Dementia can make it difficult to tell when a loved one has come down with a cold or another illness. They may not be able to tell you how they’re feeling in an intelligible way. By being observant and keeping an eye out for certain signs, you can spot when they may need a little extra TLC, medication, or a trip to the doctor. Here are some tips.
- A runny nose or sneezing by itself may not be a cold or flu–it might be just allergies instead. Try to determine if your loved one has additional symptoms, like fever or tiredness. If they do have a cold, make sure that they stay well-hydrated.
- Those with dementia or Alzheimer’s are unfortunately susceptible to urinary tract infections. Due to the intimate nature of the task, keeping these areas clean isn’t always easy for caregivers. If their urine has a strong sour smell, they likely have an infection and need treatment. Urine may also be darker or even contain blood, and your loved one will have to use the bathroom more frequently than usual. Finally, urinary tract infections can cause behavior changes in seniors and even bring on dementia symptoms. If you notice any of these signs, be sure to treat the infection right away. A neglected urinary tract infection can land a senior in the hospital.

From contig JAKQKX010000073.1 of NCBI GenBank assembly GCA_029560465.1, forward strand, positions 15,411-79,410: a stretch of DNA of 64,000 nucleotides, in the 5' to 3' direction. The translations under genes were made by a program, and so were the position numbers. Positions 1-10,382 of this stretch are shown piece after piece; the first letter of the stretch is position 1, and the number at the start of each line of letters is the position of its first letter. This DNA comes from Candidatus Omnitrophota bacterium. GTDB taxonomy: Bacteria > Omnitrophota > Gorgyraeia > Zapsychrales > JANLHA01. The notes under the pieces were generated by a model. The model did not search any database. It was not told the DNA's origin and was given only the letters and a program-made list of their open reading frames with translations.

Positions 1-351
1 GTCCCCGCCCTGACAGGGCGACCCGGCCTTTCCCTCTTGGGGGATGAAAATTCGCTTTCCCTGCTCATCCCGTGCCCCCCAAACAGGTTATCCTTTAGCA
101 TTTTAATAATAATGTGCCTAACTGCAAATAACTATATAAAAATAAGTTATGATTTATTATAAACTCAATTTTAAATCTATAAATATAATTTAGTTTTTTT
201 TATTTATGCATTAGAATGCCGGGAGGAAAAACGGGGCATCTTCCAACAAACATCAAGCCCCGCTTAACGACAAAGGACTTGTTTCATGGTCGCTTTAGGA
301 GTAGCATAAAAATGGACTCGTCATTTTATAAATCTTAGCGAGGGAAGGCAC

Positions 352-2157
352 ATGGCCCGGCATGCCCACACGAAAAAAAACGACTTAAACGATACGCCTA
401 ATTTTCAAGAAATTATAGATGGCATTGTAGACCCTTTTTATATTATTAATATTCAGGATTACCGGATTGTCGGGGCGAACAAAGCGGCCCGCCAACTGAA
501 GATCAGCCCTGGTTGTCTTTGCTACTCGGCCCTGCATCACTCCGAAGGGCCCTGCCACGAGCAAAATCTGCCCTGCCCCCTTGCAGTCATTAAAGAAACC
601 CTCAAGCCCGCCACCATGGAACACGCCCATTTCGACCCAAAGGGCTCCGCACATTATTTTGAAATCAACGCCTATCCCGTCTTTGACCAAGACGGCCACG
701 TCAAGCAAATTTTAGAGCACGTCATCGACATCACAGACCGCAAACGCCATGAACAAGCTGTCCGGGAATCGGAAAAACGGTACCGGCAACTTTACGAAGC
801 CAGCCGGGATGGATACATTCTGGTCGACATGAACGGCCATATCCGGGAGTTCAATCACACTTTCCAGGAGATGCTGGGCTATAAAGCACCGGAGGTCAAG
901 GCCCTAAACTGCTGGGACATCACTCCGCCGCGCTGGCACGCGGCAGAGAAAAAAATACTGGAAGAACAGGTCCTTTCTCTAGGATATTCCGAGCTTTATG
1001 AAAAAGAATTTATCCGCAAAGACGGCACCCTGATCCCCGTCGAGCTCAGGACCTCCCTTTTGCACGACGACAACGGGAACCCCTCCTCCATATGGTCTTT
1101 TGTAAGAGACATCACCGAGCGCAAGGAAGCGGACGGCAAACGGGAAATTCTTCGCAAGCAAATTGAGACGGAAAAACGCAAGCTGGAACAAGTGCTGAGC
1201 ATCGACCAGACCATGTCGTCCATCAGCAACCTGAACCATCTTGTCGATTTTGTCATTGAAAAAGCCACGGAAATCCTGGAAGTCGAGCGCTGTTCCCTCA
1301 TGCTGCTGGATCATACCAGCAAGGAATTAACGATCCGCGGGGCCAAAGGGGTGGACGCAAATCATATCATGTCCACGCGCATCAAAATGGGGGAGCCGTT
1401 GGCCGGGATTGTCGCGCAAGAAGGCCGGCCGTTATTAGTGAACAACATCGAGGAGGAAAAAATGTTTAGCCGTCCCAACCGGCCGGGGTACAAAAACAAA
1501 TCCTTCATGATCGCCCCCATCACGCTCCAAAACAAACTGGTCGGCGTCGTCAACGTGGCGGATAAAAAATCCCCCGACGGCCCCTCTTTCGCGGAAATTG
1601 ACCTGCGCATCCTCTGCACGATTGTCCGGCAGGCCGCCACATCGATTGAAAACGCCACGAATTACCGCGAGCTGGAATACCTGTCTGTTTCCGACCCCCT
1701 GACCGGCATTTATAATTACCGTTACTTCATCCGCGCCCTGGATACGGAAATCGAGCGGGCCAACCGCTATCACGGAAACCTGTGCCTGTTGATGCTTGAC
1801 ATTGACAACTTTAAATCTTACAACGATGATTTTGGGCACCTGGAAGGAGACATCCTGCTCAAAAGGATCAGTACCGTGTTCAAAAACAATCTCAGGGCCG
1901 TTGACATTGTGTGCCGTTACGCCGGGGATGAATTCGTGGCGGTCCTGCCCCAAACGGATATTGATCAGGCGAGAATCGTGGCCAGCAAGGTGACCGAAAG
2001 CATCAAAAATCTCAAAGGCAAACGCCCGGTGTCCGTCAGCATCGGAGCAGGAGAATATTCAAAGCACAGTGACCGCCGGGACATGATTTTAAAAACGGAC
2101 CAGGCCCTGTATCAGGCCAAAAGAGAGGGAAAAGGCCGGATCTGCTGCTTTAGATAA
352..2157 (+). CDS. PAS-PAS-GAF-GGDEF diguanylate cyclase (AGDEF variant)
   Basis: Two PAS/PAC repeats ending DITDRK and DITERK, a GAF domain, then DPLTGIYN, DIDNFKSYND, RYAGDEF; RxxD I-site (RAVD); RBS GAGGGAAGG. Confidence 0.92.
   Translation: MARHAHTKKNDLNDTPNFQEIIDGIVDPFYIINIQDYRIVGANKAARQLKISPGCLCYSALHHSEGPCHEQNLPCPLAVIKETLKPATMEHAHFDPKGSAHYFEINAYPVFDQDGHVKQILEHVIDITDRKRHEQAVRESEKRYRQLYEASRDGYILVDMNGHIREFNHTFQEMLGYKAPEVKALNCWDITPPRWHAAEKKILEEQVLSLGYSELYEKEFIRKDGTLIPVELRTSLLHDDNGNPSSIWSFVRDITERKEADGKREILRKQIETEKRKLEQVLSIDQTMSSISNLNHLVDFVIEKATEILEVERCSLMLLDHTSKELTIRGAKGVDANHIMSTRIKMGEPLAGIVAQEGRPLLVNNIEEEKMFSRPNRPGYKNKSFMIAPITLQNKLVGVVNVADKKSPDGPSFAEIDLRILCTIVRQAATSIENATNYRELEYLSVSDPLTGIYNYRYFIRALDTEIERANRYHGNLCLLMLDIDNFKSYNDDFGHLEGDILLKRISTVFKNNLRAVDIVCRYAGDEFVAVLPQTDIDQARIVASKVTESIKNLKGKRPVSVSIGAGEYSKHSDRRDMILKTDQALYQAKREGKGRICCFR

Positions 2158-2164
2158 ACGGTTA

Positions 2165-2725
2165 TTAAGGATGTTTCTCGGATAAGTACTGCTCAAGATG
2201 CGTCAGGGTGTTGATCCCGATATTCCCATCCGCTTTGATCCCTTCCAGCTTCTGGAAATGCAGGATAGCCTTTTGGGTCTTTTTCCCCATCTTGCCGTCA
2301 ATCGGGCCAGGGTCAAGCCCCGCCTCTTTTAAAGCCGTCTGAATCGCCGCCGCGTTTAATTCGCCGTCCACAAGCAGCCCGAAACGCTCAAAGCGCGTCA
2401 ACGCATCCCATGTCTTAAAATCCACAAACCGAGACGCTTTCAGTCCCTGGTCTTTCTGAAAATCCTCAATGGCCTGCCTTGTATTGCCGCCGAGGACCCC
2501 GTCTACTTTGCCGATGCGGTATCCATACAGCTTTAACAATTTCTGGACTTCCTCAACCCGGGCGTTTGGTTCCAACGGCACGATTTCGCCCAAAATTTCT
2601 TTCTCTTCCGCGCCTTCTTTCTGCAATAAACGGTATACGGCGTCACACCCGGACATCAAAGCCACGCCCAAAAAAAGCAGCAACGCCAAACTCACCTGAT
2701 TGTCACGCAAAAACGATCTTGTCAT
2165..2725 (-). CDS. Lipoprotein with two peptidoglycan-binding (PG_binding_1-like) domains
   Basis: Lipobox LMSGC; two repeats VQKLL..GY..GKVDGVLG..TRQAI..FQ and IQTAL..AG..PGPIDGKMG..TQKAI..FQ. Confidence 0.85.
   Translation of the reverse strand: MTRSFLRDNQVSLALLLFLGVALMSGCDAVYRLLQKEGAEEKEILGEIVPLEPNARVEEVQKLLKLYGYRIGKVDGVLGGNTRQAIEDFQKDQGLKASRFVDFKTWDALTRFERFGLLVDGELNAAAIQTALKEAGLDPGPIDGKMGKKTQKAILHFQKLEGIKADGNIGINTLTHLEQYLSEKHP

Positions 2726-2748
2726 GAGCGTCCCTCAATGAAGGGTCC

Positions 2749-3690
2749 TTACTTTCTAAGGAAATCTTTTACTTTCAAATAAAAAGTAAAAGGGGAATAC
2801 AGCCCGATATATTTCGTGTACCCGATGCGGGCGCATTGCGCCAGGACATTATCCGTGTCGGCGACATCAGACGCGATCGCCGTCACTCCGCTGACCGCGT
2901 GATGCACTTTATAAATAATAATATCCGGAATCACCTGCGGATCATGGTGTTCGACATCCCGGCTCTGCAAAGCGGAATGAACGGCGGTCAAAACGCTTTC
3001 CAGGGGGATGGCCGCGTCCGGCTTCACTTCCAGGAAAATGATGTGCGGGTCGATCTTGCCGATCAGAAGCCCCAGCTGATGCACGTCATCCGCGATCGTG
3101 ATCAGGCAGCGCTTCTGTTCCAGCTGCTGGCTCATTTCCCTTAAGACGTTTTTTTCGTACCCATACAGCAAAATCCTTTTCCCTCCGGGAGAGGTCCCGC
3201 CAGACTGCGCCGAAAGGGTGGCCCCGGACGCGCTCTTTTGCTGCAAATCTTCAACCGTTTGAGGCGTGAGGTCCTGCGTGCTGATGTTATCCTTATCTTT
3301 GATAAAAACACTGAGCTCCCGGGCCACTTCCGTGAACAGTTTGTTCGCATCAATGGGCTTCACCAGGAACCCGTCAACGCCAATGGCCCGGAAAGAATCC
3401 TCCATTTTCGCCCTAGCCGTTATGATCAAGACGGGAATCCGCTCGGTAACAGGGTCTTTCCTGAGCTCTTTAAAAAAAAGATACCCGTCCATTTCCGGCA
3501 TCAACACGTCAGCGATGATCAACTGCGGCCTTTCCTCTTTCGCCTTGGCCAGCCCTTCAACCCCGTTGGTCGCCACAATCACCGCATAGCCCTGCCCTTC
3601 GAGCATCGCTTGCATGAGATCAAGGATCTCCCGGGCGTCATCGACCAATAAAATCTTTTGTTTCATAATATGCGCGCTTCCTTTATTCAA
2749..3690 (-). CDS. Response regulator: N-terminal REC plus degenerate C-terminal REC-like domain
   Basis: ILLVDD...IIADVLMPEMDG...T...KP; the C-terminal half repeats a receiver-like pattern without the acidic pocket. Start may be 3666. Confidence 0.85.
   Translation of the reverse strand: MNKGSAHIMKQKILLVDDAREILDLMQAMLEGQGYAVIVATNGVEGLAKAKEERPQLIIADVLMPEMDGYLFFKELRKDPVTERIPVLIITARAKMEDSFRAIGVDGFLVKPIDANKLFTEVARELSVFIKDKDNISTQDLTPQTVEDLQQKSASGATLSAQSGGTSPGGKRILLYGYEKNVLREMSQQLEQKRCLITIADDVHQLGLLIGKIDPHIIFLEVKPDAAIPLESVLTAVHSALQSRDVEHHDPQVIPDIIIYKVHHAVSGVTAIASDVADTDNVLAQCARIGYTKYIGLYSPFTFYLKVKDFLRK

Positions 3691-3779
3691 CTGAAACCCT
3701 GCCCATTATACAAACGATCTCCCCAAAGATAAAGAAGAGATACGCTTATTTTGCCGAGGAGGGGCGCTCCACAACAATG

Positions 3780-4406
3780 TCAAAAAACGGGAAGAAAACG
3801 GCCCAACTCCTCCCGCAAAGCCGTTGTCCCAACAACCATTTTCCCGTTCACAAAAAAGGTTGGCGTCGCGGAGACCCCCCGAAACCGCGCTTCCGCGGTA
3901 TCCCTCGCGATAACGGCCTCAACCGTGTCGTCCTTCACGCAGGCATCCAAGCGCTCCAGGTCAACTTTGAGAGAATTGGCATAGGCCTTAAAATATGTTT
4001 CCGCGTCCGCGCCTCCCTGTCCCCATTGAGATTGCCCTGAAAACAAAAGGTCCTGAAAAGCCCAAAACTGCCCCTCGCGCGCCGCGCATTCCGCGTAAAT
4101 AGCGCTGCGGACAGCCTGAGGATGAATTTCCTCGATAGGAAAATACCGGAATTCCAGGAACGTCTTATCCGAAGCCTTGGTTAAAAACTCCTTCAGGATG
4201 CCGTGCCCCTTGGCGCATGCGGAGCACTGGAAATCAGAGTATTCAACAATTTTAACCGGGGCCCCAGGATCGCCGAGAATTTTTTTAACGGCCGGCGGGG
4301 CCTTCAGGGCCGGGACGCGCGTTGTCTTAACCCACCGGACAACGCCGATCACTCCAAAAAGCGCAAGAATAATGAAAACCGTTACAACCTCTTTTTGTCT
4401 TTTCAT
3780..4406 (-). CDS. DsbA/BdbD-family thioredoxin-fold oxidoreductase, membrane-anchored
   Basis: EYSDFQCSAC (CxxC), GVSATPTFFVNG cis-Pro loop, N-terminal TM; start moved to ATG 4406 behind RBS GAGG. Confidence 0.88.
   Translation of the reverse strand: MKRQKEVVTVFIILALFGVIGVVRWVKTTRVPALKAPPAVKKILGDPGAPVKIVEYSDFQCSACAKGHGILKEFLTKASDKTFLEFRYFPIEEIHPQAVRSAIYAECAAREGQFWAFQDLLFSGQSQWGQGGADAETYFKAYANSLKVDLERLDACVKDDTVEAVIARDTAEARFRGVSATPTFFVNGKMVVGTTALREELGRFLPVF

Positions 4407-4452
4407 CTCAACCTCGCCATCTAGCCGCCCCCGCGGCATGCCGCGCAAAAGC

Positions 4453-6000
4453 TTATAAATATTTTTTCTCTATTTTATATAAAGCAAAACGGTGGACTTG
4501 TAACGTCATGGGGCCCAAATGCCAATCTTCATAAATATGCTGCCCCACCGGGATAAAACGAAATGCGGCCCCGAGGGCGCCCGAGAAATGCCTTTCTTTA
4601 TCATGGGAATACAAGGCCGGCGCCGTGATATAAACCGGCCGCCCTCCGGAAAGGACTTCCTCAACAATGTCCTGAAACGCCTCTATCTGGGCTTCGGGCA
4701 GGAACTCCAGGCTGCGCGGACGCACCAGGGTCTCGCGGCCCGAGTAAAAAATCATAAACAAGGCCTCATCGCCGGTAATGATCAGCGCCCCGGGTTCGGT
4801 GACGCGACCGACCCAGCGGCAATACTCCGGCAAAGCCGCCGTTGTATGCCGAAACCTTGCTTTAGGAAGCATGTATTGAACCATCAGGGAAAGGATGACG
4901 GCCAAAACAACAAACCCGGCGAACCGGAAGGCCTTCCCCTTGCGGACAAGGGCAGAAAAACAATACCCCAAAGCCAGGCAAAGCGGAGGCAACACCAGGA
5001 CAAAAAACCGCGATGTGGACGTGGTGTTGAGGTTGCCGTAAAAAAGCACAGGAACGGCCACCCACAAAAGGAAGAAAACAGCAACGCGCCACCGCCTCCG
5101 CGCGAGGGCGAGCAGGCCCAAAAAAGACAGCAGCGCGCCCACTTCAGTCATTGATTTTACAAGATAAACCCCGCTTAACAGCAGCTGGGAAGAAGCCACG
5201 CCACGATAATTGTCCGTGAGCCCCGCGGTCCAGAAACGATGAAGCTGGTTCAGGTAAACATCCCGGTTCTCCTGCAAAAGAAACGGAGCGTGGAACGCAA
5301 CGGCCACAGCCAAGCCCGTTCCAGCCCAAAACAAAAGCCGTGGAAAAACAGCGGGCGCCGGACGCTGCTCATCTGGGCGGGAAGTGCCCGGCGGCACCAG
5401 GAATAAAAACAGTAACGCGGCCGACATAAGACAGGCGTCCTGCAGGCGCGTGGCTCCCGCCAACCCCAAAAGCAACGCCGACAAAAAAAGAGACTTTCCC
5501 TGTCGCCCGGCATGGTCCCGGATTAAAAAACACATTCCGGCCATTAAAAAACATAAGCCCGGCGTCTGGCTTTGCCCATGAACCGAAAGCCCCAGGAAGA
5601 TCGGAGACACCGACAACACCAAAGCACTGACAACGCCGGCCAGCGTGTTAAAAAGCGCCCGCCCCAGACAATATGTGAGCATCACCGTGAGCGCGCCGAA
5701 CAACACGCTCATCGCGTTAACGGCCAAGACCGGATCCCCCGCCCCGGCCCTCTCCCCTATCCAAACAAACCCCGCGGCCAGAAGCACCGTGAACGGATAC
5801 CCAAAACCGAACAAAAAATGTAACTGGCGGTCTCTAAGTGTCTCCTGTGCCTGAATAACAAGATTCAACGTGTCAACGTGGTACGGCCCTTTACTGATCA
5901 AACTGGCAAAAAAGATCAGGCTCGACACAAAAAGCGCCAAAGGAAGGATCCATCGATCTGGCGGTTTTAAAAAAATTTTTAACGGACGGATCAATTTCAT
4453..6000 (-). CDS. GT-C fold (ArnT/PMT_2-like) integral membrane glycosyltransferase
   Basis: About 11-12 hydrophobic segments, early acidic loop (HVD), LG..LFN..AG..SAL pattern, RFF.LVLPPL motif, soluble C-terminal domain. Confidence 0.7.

- Look for signs that your loved one is paying attention to or favoring one part of the body over others. That could indicate that they’re experiencing pain. Do a thorough check of the area to see if there are any bruises or other abnormalities.
- Watch for changes in bowel movements and abnormal stool. If problems don’t respond to over-the-counter medication, seek the advice of your loved one’s doctor.
- Changes in speaking patterns or behavior is another important sign. If a loved one’s demenaor suddenly changes without obvious explanation, and attempts to distract or calm them down don’t work, illness or injury is often the cause. They may also attempt to “speak” to you using gibberish. Even though your loved one cannot express themselves properly, they’re trying to give you information.
Your best tool as your loved one’s primary caregiver is intimate knowledge of their usual habits and behavior. Once you notice variations from what’s typical, you should begin to suspect that problems are afoot. If you have any concerns about your loved one’s health, be sure to get in touch with their physician.